Commenting on the trial court’s requirement that Williams sit for a deposition to show he had a valid case before getting discovery, California Supreme Court Justice Kathryn Werdegar wrote, “To show the merits of one's case has never been a threshold requirement for discovery in individual or class action cases; it is not a threshold requirement here.”
Werdegar conceded that California’s PAGA law had a standing requirement, but that such a standing requirement didn’t justify denying discovery.
“True, PAGA imposes a standing requirement; to bring an action, one must have suffered harm. But the way to raise lack of standing is to plead it as an affirmative defense, and thereafter to bring a motion for summary adjudication or summary judgment, not to resist discovery until a plaintiff proves he or she has standing,” Werdegar wrote.
Why Williams Matters
Look no further than a recent Wells Fargo data breach to see why Williams matters. The Wells Fargo breach was the result of an inadvertent e-discovery production.
Data privacy and data protection are major issues in 2017. Europe’s General Data Protection Regulation (GDPR) goes into effect next May, and highly publicized data breaches, such as Wells Fargo, have made cybersecurity a concern for just about everyone.
Data privacy has always been a challenge in e-discovery, especially in cross-border litigation. Blocking statutes in foreign nations—perhaps most notably, France—have stymied efforts of American litigants to get litigation data.
Historically, US courts have been less than helpful in honoring the data privacy laws of other nations when it comes to electronic discovery in litigation. Despite the test for dealing with conflicting international laws articulated by the US Supreme Court in its 1987 decision, Societe Nationale Industrielle Aerospatiale v. U.S. Dist. Court, courts often simply disregarded international law.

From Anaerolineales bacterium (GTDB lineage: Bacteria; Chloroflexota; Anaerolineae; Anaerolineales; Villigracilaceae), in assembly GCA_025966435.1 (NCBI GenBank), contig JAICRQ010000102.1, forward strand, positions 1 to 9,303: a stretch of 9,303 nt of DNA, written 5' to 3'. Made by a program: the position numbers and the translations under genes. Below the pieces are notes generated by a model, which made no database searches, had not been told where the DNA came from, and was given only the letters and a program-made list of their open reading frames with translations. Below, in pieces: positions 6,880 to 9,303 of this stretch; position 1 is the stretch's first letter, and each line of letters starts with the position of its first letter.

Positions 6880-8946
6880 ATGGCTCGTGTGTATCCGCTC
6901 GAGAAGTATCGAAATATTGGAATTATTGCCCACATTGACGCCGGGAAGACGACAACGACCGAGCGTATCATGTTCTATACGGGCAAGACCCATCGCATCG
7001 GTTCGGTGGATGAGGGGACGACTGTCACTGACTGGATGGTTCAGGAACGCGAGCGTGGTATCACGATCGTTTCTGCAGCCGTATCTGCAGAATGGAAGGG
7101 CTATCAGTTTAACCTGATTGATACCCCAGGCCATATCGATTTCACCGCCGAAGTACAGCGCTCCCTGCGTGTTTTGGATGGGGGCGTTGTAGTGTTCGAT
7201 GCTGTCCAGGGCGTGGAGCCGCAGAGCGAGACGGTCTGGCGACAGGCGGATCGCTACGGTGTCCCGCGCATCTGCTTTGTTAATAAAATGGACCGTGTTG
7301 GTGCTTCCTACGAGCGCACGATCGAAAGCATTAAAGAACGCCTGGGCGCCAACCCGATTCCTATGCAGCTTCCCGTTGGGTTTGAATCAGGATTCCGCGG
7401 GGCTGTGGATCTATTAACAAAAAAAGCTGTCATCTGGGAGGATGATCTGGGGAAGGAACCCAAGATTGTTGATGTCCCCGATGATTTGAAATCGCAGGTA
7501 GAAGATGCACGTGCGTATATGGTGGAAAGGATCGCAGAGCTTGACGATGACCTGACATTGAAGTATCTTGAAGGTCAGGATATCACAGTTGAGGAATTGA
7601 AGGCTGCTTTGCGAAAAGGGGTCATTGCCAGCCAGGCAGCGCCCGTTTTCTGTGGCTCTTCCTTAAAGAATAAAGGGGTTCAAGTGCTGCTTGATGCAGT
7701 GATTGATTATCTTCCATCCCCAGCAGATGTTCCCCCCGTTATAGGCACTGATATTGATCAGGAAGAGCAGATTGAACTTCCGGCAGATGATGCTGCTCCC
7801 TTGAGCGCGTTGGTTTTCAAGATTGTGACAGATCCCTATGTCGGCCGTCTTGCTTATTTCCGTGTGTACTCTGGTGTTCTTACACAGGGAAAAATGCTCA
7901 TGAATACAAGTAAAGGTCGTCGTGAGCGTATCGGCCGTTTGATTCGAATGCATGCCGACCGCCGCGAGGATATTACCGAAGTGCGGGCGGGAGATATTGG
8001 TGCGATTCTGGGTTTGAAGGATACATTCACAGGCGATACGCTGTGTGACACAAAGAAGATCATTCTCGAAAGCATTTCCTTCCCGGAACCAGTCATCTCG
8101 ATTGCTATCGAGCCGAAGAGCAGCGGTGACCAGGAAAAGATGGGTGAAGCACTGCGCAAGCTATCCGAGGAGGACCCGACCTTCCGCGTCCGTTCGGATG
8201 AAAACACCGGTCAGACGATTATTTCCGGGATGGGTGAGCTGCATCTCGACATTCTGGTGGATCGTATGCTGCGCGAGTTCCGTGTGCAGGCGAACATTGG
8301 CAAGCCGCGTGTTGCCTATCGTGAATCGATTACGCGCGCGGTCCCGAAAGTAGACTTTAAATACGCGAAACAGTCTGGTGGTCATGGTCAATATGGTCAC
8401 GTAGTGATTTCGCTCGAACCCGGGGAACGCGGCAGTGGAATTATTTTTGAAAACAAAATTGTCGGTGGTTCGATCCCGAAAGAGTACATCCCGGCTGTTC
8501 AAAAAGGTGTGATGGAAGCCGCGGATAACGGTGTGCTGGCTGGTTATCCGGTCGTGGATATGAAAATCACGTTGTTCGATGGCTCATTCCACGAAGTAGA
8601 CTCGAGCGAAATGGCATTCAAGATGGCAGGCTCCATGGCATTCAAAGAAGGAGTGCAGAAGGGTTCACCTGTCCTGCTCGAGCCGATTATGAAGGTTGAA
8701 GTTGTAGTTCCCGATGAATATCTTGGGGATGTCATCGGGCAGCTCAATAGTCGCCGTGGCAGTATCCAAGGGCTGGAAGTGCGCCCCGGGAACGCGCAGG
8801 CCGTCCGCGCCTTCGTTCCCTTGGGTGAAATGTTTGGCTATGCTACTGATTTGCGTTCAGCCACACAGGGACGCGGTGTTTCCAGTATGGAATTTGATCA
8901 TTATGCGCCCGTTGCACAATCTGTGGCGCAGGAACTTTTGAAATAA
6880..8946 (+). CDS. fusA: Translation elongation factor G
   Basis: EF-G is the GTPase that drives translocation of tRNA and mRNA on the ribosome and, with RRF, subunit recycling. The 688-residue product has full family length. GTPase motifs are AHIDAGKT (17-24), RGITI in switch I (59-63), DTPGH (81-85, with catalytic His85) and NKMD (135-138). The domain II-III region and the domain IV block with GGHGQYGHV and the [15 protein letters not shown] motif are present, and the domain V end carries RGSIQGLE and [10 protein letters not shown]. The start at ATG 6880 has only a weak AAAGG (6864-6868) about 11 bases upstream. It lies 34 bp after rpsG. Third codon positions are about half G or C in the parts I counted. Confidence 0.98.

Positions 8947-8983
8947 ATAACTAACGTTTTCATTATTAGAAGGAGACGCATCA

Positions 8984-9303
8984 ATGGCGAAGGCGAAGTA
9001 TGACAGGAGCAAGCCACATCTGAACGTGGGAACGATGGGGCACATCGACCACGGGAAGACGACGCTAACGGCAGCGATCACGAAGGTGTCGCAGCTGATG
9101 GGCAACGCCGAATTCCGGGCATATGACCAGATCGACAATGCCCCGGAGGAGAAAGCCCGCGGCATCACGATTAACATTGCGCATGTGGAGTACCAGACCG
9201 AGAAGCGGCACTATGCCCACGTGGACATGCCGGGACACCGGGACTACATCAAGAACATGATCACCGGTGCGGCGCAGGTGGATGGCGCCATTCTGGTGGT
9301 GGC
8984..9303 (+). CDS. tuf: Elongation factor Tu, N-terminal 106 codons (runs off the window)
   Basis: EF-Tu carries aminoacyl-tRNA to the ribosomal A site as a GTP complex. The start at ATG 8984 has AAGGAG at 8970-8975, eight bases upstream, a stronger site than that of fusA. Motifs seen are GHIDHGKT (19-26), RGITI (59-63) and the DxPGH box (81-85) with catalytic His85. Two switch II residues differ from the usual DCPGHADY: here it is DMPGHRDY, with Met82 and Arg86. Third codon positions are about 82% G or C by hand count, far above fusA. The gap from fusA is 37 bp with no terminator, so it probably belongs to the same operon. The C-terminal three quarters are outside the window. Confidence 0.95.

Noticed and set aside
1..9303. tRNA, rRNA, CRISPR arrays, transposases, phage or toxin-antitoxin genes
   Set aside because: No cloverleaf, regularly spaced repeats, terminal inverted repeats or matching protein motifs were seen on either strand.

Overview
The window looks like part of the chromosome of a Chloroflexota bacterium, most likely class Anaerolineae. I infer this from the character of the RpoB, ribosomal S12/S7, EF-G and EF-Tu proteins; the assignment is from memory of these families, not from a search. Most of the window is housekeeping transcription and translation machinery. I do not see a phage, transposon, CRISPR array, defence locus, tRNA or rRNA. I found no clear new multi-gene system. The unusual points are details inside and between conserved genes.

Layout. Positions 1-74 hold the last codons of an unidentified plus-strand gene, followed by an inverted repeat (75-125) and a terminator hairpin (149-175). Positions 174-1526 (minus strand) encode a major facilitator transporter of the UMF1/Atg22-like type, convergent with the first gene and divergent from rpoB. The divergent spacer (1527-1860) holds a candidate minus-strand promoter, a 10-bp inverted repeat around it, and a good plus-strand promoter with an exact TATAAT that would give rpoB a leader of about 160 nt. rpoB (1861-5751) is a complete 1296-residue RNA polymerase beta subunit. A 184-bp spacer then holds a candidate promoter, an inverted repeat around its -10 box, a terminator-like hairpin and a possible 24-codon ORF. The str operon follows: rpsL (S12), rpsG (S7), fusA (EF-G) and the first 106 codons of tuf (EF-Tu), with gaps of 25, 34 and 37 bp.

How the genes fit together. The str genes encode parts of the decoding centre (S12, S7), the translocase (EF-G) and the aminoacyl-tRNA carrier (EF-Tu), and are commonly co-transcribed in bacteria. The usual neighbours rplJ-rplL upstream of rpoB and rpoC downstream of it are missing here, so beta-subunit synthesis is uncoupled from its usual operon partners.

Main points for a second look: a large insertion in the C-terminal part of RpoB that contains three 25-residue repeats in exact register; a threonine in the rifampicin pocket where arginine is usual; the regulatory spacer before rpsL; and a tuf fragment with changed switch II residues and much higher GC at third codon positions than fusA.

Times have changed.
US courts are giving greater deference to international data privacy norms, and the ability to conduct broad-based, American-style e-discovery overseas has hit choppy waters with the upcoming GDPR. In addition, the Schrems I litigation put an end to the Safe Harbor Framework, and Schrems II is putting the Safe Harbor’s replacement, the Privacy Shield, in jeopardy as well.
In addition to these international data privacy developments, protecting personal privacy has gained traction domestically as well.
Williams, however, bucks the trend.
Broad-based, American-style e-discovery carried the day as the California Supreme Court rejected the privacy objections to turning over the personal information of employees. Plaintiffs will most likely hail the decision as a protection of litigants’ ability to get to the truth and obtain justice.
Privacy advocates will certainly view it differently, and the defense bar is bound to see the court’s decision as a judicial green light for e-discovery fishing expeditions in California.
David Horrigan is Relativity’s e-discovery counsel and legal content director. An attorney, law school guest lecturer, e-discovery industry analyst, and award-winning journalist, David has served as counsel at the Entertainment Software Association, reporter and assistant editor at The National Law Journal, and analyst and counsel at 451 Research.